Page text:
Cooking is an important skill to have if you are running a restaurant — it is ostensibly why everyone is there. So is a generous spirit, supplemented perhaps by a spot of design sense, a feel for your community and the ability to lead by force of example. What tends to get mentioned less often is an aptitude for math — your quenelles might be the best in the world, but if the numbers don’t add up, your restaurant won’t last long.
So nobody in the trade was especially surprised when Akasha Richmond, whose flagship restaurant Akasha helped pioneer downtown Culver City’s restaurant row, abruptly closed her Indian restaurant Sambar in the fall and changed it overnight into the Italian restaurant AR Cucina. Everybody had more or less liked Sambar — the cocktails were good, the slightly hippie-ish Indian food was tasty, and prime-time reservations were reasonably hard to come by — but apparently, people don’t tend to spend that much money in Westside Indian restaurants, especially ones mere blocks from some of L.A.’s better established Indian restaurants.
Now there is late-afternoon aperitivo hour on the patio, and a cheerful wine list, and clever cocktails called things like La Dolce Vita and Tuscan Sunrise. Clare Ward, famous for unusual cocktails tinged with vegetable infusions and Indian herbs, has here applied her keen palate to Negronis, some based on rum, rye whiskey and mescal; all of them nudged with obscure bitters and the barest hint of citrus.
You can nibble on crisp, bubbly flatbreads baked in a wood-fired oven and sprinkled with black pepper and finely grated pecorino cheese. The delicate fritto misto of calamari, slivered onion and tiny shrimp isn’t bad, and while you could probably put the salumi plate together yourself after a quick trip to Whole Foods, the prosciutto di San Daniele, the mortadella from Utah’s Creminelli and the Olympia Provisions salami are first rate.
When I reviewed Sambar a couple years ago, I mentioned that a lot of Richmond’s Indian dishes came pretty close to Italian food. The pork vindaloo was in the form of a roasted rolled pork shoulder that differed from porchetta mostly in its spicing, and the naan seemed closer to pizza than anything that came out of a tandoor. The zucchini balls called kofta, the sautéed greens and the plum salad with pistachios would not have been out of place at any of the neo-Tuscan restaurants in Brentwood.
Before Richmond became a guru of conscious cookery, before she opened her restaurant Akasha just around the corner from Sambar, there were years when she may have spent more time in Sardinia than California. She is not a stranger to grilled octopus with puréed chickpeas. She knows as well as any seasoned chef that burrata tastes good with almond pesto and cherry tomatoes or that great broccolini becomes even better when you wilt it in a hot pan with chile flakes and a pinch of lemon zest. And you will forgive her the occasional over-fried Roman artichoke or hazelnut-slugged kale salad — it’s coming from the right place.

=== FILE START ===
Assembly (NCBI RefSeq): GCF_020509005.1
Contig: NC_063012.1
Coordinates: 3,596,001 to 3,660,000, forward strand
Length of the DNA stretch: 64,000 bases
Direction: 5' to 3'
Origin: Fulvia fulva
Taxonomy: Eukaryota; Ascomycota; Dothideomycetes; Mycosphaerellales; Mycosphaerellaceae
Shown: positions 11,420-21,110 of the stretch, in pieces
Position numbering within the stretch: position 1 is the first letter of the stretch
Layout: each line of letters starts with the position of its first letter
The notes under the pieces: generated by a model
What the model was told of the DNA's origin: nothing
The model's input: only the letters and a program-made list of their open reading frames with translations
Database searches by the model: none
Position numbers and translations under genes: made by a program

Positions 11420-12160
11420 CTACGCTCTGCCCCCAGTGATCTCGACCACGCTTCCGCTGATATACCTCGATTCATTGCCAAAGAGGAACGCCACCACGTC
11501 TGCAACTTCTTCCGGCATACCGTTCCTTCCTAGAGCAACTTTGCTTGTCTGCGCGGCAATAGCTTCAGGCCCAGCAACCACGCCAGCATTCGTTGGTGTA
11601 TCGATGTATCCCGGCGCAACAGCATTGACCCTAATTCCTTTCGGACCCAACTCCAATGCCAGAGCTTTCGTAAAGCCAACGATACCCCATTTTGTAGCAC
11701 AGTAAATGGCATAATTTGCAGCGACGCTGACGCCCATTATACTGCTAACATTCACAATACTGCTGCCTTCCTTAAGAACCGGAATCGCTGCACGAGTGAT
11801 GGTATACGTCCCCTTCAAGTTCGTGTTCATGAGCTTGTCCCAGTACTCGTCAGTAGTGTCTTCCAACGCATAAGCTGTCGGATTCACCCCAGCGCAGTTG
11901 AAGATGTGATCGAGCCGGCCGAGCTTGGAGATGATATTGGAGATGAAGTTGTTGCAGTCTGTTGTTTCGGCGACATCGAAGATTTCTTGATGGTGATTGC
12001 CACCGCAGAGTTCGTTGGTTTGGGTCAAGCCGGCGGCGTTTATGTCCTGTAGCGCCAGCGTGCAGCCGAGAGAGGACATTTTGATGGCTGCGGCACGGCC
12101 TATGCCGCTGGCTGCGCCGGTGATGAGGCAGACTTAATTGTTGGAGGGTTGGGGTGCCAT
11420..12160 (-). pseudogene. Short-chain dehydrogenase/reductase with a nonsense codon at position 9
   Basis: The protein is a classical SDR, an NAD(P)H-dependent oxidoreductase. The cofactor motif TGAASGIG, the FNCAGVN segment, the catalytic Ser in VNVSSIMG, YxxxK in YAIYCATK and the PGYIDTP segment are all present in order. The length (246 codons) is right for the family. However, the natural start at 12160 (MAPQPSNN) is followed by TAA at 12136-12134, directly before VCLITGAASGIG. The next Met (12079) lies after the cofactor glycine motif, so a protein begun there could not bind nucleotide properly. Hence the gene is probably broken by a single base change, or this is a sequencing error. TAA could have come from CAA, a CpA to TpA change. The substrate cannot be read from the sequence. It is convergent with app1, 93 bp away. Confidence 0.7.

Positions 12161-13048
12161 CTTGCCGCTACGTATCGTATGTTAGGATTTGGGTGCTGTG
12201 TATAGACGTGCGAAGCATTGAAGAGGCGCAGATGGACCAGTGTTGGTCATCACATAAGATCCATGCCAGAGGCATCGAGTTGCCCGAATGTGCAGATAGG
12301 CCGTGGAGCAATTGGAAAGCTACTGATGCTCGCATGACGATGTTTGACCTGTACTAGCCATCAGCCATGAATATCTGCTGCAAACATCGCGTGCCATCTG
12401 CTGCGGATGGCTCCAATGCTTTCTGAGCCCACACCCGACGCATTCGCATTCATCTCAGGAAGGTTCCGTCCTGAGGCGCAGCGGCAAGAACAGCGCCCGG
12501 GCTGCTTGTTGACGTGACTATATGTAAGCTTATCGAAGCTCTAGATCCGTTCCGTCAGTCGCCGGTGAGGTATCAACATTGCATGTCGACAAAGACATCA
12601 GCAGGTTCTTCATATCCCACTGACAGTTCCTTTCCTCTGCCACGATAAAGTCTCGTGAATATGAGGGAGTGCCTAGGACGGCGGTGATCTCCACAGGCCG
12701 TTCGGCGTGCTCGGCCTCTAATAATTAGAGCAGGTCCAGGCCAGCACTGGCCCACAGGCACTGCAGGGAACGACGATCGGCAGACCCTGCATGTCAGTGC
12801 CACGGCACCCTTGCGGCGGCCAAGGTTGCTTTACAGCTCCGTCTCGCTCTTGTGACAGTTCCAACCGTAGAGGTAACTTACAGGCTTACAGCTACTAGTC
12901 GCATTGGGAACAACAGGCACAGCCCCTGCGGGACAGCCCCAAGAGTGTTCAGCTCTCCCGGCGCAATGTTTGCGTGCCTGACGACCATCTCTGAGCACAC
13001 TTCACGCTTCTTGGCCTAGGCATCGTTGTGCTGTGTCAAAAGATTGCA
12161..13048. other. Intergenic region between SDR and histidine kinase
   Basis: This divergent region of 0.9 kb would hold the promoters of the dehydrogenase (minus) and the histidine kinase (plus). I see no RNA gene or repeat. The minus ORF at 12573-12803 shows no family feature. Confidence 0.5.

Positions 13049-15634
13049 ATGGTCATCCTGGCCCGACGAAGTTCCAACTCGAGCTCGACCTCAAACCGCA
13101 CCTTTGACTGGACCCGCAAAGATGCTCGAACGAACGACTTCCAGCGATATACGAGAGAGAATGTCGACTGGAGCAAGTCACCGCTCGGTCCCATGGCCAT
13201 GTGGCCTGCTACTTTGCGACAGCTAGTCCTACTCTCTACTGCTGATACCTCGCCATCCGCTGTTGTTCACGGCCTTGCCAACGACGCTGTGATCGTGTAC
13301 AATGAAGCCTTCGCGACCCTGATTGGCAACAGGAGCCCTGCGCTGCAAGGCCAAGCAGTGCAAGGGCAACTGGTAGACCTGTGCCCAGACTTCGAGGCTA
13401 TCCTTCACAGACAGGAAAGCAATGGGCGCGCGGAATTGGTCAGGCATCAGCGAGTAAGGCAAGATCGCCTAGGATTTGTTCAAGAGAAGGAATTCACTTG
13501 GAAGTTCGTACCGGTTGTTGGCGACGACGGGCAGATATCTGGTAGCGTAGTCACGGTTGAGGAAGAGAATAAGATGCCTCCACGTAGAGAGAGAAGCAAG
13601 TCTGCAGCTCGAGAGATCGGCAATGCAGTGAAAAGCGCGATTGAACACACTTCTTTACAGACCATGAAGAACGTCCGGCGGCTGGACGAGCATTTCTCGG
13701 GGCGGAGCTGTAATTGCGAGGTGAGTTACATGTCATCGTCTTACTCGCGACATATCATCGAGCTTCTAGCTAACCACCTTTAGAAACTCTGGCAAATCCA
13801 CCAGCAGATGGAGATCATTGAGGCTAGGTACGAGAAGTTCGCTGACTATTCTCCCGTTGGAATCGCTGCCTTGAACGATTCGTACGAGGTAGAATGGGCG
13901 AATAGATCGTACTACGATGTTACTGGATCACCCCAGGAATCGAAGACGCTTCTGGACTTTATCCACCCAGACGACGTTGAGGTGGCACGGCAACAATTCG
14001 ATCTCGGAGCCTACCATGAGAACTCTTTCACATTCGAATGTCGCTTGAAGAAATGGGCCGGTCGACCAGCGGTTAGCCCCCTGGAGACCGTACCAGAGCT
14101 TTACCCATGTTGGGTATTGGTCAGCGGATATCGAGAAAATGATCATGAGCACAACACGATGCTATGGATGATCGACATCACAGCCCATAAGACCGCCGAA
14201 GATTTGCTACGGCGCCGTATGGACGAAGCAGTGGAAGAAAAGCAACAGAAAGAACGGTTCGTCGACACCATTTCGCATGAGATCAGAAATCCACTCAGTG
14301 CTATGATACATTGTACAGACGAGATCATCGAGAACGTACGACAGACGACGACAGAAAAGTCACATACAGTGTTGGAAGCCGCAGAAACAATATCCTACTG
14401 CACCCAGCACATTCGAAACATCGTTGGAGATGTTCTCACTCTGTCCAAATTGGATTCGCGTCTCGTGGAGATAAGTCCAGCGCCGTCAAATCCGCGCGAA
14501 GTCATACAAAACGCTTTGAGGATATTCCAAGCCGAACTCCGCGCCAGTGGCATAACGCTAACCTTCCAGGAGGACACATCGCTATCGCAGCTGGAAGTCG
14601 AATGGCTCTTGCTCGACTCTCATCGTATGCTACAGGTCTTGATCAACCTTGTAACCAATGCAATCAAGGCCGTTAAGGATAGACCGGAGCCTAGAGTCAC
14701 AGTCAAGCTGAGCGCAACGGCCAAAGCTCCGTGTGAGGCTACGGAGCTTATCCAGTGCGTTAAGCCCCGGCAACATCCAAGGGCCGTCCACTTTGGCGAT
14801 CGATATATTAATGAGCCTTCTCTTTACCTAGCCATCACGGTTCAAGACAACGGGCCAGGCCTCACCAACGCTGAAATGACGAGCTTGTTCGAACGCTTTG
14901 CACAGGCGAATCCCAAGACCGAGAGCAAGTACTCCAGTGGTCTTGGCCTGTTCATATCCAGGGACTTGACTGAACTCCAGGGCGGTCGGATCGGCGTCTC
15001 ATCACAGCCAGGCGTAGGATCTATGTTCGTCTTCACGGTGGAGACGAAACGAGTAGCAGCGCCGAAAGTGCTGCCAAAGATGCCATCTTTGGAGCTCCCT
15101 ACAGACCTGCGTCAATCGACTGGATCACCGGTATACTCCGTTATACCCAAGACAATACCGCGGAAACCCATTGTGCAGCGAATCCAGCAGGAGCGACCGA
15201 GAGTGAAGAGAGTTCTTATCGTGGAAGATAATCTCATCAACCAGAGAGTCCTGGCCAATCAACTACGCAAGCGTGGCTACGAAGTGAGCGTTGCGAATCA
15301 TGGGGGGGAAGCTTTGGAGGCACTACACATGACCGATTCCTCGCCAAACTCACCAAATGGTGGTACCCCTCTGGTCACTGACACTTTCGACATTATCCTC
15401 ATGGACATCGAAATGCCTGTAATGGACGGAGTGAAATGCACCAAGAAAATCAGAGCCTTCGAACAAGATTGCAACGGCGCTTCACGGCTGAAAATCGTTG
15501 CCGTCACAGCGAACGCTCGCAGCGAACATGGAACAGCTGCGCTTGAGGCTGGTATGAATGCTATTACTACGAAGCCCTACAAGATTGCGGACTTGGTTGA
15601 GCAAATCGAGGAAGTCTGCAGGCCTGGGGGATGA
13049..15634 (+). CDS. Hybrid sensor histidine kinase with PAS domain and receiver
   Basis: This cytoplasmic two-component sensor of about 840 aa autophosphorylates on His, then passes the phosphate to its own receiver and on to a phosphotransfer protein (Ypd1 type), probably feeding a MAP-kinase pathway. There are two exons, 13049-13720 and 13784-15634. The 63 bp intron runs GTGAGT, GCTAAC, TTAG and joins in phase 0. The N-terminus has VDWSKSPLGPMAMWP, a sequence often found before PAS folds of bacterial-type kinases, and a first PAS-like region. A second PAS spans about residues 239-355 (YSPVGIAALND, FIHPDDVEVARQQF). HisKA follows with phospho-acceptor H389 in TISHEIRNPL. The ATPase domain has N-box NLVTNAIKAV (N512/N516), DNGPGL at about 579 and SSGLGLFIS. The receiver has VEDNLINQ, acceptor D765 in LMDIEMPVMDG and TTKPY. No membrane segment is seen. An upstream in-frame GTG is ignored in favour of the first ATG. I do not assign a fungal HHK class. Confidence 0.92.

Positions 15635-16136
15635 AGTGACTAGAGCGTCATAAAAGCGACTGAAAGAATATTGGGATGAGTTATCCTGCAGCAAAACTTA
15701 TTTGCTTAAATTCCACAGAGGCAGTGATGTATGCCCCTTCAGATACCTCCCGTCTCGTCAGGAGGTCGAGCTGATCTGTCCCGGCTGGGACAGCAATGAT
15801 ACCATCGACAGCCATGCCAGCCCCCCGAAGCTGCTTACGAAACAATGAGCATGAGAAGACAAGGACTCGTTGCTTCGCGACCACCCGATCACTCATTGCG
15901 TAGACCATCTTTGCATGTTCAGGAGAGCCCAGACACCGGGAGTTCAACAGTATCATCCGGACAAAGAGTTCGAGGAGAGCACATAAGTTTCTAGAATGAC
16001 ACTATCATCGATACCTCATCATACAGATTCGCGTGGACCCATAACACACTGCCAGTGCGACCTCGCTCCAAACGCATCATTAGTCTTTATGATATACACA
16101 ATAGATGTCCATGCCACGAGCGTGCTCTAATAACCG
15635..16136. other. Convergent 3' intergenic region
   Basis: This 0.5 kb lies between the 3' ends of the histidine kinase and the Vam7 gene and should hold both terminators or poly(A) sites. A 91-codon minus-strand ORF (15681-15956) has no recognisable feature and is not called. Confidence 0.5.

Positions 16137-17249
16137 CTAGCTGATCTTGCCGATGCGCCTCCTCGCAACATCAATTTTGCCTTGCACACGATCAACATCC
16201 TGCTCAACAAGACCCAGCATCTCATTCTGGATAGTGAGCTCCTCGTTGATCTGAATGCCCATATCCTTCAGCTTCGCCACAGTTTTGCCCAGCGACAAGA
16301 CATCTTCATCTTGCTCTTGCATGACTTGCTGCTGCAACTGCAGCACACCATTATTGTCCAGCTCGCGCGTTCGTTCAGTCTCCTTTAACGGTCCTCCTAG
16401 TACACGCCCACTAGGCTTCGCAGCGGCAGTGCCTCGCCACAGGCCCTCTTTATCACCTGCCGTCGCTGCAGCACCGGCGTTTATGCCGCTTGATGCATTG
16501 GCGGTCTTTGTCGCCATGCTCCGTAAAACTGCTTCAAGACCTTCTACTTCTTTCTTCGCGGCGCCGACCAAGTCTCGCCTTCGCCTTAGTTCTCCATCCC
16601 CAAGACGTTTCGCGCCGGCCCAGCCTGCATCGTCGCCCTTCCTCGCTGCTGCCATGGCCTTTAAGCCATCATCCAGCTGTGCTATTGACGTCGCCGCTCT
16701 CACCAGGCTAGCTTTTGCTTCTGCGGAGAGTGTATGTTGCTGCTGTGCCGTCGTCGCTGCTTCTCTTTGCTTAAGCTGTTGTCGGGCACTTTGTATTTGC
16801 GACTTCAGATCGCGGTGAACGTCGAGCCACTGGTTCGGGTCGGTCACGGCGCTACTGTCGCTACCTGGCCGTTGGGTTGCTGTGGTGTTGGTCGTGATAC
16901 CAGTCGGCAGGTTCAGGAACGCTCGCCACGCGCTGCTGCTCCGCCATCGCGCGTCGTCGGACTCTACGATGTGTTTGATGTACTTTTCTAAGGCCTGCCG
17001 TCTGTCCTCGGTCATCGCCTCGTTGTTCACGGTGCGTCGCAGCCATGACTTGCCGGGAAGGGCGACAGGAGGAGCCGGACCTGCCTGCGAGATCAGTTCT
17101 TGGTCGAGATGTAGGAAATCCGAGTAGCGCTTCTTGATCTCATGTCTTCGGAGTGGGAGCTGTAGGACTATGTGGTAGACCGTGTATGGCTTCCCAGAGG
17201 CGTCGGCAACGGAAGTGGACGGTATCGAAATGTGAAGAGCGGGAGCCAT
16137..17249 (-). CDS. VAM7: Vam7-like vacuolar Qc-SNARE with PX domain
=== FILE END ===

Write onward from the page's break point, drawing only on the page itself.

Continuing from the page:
Is the sauce for her bucatini all’Amatriciana too close to a standard issue, over-reduced tomato purée? (Perhaps it is — the unique pig-cheek funk of well-cured guanciale was scarcely detectable.) Is the texture of the chunky strozzapreti pasta with mushrooms a bit stodgy? Do the tortelli lack the suppleness of the stuffed pasta at places like Alimento and Angelini Osteria? They do. But the thin, wiry spaghetti cacio e pepe is lovely, a smidge overbuttered but tossed with a properly stinging, fragrant shot of pepper and pungent cheese, and the almost tomato-less Bolognese sauce on the fragile, handmade tagliatelle pasta had the animal cured meat pong you tend to find more in Italy than Los Angeles. If risotto thickened with pureed nettles pops up on the specials menu, you should probably get it — the gentle springtime creaminess is just right.
The porchetta here, zapped with fennel pollen and sluiced with a too-sweet, underseasoned apple mostarda, may well make you a bit nostalgic for Sambar’s porchetta vindaloo, and the chicken is nicely roasted in precisely the manner of the dozens of other roast chickens in town. But by the time the meat shows up at the table, you may have already been sated by the crisply fried fingerlings, the tomatoe-y eggplant parmigiana and the roast cauliflower that has been baked into a semblance of rich mac ’n’ cheese under a blanket of toasted breadcrumbs and melted whatever.
It’s not fair that the perceived value of a rack of lamb drops when that lamb is rubbed with spices and cooked in a tandoor. There is no reason why celebrity-farmer spinach should be worth more when it is sautéed with pine nuts and raisins than when it was cooked with homemade paneer. But it can be hard to argue about issues of intersectionality when the rent comes due. Richmond confessed to a trade magazine that the average check at AR Cucina was several dollars higher than it was at the Indian place. And AR Cucina is worth having around.
One of Akasha Richmond’s Culver City restaurants switches to Italian cuisine
9531 Culver Blvd., Culver City, (310) 558-8800, arcucina.com.
Antipasti $4-$18; salads $9-$13; pastas $12-$18; main courses $23-$26; vegetables $6-$9.
Lunch 11:30 a.m. to 2:30 p.m. Tuesday to Friday; dinner 5:30 to 9:30 p.m. Tuesday through Thursday and Sunday, and 5:30 to 10:30 p.m. Friday and Saturday; brunch 10:30 a.m. to 2:30 p.m. Sunday. Credit cards accepted. Full bar. Nearby city lot parking.
Spaghetti cacio e pepe; risotto verde; cauliflower al forno.
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